Seaport, society and smoke : Swansea as a place of resort and industry c.1700 to c.1840
thesisposted on 2014-12-15, 10:44 authored by Charles Robert. Anthony
This thesis seeks to examine the process of development of Swansea from Norman planted town, with a market and a harbour, to an industrial centre and port of international significance. It will consider the impact of industrial and commercial growth on the infra structure of the medieval settlement, and the pressures and stresses on life in the town arising out of the influx of a largely Welsh-speaking body of immigrants in search of work. It is argued that Swansea was special in the Welsh urban context, because of the strategies it was forced to develop at the end of the eighteenth century to cope with enforced change, and also because of its multifunctional nature. Additionally, the town is of considerable interest because of the presence of two apparently conflicting functions - industry and resort - the interaction between which may illuminate the relative importance of each. These issues are approached in this thesis as follows. First, an attempt is made at estimating the rate of growth of the population of Swansea from about 1700 (the consequence of economic and industrial development) and the proportion and provenance of immigrants. Secondly, the motivation of those leaving the land and the difficulties awaiting them in a Swansea ill-equipped to receive them are examined, as are the strategies adopted by the town to assimilate them. Next, the incidence of disease and causes of death in conditions of urban overcrowding, or food shortage, are investigated. Lastly, a modest evaluation of the appearance and economy of the town, and its marketing strategy, is attempted through an examination of contemporary plans, pictures, topographies and trade directories and these sources are considered in the wider context of an emerging consciousness during the eighteenth century of the culture, language and history of Wales.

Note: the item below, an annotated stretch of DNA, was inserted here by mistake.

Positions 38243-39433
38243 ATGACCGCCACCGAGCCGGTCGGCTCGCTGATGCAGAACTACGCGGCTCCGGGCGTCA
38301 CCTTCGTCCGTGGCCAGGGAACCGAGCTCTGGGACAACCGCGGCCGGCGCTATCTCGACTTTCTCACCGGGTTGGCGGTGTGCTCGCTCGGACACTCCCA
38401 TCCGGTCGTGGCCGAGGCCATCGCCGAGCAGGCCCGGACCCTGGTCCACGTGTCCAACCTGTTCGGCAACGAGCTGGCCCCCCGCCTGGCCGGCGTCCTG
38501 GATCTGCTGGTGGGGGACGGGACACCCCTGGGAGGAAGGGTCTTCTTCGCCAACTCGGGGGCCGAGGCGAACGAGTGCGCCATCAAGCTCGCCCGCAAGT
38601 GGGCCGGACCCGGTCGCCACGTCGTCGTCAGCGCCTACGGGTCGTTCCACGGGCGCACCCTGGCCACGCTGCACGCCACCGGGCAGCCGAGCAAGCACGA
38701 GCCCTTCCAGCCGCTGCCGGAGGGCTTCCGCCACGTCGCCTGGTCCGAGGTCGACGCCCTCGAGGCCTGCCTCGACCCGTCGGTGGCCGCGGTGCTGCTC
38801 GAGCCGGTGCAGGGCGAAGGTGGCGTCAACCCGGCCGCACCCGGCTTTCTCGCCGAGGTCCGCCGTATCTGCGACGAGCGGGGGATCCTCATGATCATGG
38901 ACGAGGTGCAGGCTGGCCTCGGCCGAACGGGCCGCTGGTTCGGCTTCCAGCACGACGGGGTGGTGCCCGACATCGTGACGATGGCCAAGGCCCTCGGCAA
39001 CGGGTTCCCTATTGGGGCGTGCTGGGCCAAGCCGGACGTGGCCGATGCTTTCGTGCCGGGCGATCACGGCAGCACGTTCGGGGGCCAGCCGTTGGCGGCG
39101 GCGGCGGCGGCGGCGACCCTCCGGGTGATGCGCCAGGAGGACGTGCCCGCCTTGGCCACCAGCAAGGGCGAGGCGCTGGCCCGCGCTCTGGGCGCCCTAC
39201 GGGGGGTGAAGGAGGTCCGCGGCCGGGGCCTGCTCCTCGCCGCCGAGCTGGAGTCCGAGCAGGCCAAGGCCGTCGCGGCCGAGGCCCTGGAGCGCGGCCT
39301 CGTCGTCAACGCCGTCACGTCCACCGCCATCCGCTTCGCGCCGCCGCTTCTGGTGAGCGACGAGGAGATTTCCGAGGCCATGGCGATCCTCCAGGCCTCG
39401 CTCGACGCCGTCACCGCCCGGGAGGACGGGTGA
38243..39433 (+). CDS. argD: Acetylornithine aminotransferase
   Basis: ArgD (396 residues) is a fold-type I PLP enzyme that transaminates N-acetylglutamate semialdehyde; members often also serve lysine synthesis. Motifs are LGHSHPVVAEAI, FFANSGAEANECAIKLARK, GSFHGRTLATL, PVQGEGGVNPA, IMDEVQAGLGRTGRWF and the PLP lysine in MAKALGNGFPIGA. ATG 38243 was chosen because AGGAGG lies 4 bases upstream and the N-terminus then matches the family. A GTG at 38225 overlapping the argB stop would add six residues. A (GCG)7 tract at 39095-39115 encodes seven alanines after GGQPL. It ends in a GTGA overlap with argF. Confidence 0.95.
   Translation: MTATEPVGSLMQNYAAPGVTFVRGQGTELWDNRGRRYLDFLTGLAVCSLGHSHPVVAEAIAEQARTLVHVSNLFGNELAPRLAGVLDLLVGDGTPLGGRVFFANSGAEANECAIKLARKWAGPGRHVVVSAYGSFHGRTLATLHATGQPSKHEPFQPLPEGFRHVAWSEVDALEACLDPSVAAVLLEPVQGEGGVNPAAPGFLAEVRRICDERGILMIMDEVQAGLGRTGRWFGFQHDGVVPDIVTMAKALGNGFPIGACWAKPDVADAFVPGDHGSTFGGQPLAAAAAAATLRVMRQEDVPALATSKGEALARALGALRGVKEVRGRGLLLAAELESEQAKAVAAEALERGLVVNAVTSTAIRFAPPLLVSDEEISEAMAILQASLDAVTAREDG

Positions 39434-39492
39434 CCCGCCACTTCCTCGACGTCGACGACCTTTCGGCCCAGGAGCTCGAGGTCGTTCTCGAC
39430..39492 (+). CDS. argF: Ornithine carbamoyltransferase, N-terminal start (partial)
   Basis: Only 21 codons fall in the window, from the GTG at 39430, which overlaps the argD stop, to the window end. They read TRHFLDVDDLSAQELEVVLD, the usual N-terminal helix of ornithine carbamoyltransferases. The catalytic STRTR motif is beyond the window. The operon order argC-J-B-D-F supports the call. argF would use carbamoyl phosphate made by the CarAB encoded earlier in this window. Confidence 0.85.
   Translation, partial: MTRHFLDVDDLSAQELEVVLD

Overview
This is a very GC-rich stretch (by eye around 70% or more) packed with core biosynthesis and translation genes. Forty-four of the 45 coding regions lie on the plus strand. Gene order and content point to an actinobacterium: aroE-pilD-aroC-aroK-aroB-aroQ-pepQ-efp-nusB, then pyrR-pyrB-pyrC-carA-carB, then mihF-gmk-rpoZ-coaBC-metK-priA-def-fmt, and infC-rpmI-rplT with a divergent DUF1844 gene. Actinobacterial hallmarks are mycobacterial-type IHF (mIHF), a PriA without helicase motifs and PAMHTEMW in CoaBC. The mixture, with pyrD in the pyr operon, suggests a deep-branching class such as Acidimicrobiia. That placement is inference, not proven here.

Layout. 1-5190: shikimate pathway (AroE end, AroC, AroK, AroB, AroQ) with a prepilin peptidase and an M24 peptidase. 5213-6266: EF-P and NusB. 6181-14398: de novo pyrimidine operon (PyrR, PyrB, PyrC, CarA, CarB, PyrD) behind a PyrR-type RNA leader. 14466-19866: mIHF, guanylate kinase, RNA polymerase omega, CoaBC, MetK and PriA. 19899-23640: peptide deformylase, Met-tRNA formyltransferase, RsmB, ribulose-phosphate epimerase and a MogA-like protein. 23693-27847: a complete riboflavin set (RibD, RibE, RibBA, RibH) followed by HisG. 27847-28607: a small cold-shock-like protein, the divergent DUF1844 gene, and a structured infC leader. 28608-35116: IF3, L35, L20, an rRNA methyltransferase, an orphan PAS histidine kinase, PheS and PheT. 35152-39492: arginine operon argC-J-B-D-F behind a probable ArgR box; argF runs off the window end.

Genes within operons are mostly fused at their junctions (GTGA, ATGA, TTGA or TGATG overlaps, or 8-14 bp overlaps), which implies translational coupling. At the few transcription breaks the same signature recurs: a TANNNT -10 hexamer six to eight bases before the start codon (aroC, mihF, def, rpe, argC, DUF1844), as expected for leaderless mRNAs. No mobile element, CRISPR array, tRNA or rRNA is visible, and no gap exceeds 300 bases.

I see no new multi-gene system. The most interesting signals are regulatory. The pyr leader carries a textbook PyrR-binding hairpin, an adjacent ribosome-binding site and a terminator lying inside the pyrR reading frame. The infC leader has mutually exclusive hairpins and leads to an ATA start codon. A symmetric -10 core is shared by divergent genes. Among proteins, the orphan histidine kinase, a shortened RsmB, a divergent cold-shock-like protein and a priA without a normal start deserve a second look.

Date of award2002-01-01
Author affiliationUrban History
Awarding institutionUniversity of Leicester